Many of you remember the tourism boycott in Arizona for their refusal to support a holiday honoring Dr. Martin Luther King, Jr.  The national holiday became federal law in 1983. 

After years of legislative battles, voters in Arizona finally took matters into their own hands and approved the holiday in 1992.  But the economic damage and the state's reputation had already suffered.

Under pressure from civil rights groups and the National Football League Players Association the NFL moved the 1993 Super Bowl from Phoenix to Pasadena in protest.  That single move by the NFL is estimated to have cost the state $350 million. 

The NBA also told the Phoenix Suns not to bother submitting a proposal for the All-Star game.

From a purely African-American point of view, the economic harm to Arizona was borne largely by others, since that state's Black population at the time was less than five percent.

Fast forward to 2010, Arizona once again made boycott news with a highly controversial immigrant profiling law that prompted several jurisdictions, including the city of Los Angeles to refrain from conducting business with the state until the law was repealed.

Members of the Asian American Hotel Owners Association (AAHOA) and good friends of NABHOOD and the African-American community applied pressure to repeal the immigration profiling laws.  AAHOA had a huge stake in the outcome, as AAHOA members own 40 percent of all hotels in the state.

Several media organizations reported that this boycott cost the state over $140 million in lost convention business over a three-year period and $750 million in total economic loss.

Did this boycott, like that of the King holiday get the desired result?  One could argue yes.  What did these two boycotts have in common?  They got buy in from big business and jurisdictions nationwide who did not want to tarnish their brand.

With that little history lessons as a backdrop, what about Florida?  What do we do now?   Will a future boycott of meetings, convention and tourism work in the 21st century?  Are there other tools in the shed that can be used to apply pressure without abandoning such a hot (no pun intended) tourist, meeting and convention destination?

The immediate aftermath of such a controversial decision almost always elicits condemnation and a call to action, but over the long haul they typically prove ineffective unless attached to a larger effort by political leaders or civil rights groups such as the NAACP.

Social media was a beehive of activity from mid-July until early August.  On the website a petition called Boycott Florida Tourism had over 13,000 signatures at press time.  Many of the comments on the site are not fit to print and were more of an expression of raw emotion and probably won't coalesce into any large-scale action.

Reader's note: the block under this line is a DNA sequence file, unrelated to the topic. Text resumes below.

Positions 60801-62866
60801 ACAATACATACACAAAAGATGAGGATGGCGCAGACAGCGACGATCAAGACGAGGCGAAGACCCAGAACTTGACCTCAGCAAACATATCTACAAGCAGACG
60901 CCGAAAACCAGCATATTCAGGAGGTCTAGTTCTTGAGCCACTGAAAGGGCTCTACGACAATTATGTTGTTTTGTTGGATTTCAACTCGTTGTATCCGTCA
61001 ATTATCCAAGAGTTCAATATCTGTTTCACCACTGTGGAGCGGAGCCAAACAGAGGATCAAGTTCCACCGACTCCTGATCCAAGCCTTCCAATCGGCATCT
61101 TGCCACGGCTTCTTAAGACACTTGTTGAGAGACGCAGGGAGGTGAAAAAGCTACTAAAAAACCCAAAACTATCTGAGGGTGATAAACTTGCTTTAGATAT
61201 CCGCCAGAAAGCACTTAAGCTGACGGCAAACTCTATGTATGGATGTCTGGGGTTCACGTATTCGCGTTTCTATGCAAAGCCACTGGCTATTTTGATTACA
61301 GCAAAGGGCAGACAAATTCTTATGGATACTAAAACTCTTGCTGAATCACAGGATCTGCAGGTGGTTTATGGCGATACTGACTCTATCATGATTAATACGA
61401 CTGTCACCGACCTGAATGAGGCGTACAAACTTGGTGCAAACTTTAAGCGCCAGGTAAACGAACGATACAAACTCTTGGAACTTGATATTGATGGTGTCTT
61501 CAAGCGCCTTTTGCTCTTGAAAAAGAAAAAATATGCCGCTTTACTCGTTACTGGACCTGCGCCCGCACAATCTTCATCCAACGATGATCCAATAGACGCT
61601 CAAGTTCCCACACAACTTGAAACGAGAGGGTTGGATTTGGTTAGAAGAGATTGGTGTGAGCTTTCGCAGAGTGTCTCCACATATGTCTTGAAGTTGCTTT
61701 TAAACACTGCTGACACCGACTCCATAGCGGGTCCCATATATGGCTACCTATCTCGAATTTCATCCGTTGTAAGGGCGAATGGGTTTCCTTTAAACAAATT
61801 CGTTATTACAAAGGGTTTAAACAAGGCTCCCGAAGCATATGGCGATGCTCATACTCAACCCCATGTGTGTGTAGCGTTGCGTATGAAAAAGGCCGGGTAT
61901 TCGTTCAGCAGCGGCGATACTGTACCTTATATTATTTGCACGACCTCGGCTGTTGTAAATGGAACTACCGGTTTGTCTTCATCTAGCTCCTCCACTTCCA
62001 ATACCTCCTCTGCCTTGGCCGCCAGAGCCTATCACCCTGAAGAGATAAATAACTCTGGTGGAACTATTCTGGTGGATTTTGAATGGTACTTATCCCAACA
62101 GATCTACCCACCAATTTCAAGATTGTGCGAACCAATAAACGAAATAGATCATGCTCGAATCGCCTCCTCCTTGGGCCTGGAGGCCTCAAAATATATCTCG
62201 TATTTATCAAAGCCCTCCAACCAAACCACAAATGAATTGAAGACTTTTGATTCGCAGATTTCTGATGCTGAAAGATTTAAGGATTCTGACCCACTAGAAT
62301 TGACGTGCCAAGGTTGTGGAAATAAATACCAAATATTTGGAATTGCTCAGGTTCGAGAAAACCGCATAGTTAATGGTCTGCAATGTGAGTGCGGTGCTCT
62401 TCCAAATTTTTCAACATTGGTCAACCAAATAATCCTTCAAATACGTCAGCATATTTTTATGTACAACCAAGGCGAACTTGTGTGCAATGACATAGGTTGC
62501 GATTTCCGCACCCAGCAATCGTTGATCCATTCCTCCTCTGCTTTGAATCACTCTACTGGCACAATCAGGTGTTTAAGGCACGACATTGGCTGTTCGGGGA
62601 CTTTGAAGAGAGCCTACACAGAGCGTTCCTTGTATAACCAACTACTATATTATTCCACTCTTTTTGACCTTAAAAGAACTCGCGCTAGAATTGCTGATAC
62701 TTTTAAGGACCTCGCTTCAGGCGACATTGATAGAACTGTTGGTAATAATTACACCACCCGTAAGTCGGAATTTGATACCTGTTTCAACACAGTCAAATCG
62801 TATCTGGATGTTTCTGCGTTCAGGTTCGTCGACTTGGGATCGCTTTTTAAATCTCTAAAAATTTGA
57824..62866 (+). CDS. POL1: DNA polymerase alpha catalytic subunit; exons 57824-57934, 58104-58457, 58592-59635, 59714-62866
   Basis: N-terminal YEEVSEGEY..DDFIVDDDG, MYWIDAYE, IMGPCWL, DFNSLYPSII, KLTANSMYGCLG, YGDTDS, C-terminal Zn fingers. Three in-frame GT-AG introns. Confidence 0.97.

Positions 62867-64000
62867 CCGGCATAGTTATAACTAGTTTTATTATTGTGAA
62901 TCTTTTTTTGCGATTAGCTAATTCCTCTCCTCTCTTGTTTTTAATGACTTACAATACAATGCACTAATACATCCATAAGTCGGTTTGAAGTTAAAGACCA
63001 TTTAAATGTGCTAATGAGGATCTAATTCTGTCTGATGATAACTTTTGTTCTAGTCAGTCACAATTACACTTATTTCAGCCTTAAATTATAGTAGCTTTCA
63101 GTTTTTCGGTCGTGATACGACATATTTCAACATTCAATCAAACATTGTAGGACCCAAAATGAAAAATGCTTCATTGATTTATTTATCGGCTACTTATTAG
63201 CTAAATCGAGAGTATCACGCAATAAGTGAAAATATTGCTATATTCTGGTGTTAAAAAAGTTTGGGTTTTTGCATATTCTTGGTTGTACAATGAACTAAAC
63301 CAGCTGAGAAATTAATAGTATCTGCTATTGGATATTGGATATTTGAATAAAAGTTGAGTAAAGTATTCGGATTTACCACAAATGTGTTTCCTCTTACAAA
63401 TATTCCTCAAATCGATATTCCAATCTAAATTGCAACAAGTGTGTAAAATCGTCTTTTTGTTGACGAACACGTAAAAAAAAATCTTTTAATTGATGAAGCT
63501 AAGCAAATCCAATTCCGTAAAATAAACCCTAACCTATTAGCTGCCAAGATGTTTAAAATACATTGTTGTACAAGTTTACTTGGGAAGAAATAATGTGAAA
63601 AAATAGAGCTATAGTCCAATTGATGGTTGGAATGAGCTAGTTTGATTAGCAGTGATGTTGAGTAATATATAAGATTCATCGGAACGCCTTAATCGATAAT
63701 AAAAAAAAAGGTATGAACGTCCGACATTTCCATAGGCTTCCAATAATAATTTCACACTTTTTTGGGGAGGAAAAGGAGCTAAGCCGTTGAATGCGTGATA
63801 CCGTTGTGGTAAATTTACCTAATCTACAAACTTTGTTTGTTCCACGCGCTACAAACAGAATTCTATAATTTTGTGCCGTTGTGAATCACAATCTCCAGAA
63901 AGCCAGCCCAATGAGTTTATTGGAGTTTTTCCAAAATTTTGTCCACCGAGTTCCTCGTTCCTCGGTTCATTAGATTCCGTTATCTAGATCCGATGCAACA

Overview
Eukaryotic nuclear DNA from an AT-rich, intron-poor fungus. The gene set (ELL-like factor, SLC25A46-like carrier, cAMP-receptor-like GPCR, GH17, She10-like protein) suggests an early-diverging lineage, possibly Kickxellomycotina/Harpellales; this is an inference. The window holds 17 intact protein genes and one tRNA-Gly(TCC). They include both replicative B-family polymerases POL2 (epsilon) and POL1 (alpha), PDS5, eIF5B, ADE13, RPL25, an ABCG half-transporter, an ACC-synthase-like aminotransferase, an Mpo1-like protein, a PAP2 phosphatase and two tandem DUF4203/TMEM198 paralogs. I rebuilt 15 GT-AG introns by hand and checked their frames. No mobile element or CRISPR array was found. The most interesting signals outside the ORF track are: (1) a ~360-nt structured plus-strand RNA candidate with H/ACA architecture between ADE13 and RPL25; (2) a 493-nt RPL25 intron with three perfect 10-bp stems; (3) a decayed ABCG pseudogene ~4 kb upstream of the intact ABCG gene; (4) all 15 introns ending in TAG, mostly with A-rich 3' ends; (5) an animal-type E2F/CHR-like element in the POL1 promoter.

Thousands have taken to Twitter to express their anger.  The #BoycottFloridaTourism has attracted tens of thousands pushing for a boycott until Stand Your Ground is repealed.

Another Twitter hash tag receiving lots of comment is #NotFlorida.  Both accounts have experienced a significant reduction in comments the further away we get from the verdict.

On Facebook, the Boycott Florida account had just 4,500 signatures as of late August.

While all of the above allowed some to express their outrage about the verdict and Stand Your Ground, these numbers certainly won't have any lasting impact, if any, on Florida tourism.

Multi-Grammy award winners and other entertainers such as Stevie Wonder planned to abandon the state until Stand Your Ground was repealed.  Several have since walked back those plans.

Florida's popularity will make it difficult to boycott despite all the Social Media outrage.

In an Orlando Sentinel story from July 16, 2013, Abe Pizam, dean of the University of Central Florida's Rosen College of Hospitality Management believes, "Most people are familiar with what's going on and they won't blame an entire state for what happened in a very isolated case."

It's a comment echoed by many African-Americans we spoke with during the NABHOOD conference.  Most of the attendees, including some locals were quick to distance themselves from events in Sanford.  Some went so far as to say South Florida is entirely different than other parts of the state.

The city of Miami Gardens, home of Trayvon Martin, hosts the annual Jazz in the Gardens.  This event, hosted by radio personality Michael Baisden attracts an A-list of performers from Neyo, to Kenneth 'Babyface" Edmonds and Fantasia.  In an ironic twist, it was Baisden who actually shed light on police inaction in Sanford.

Miami Gardens is 70 percent African-American.  It would seem a little counterproductive to boycott an event that supports so many people of color

Miami Gardens mayor Oliver Gilbert III believes "it would be tragic if a boycott ensues from this extraordinarily bad verdict."

All the travel and tourism professionals we contacted for this story preferred not to comment.  Off the record, many believed the impact would be minimal and were hoping the Florida tourism product would stand on its own, separate and distinct from the verdict and Stand Your Ground.

Which brings us back to the question should travel and tourism be used as a political football to force change?  We've chosen to remain neutral on the question, but don't mistake our reluctance to use travel and tourism as a wedge to force change as support for the status quo - far from it.

We firmly believe Stand Your Ground should be repealed forthwith.  It's just a matter of how to get it accomplished without hurting African-Americans.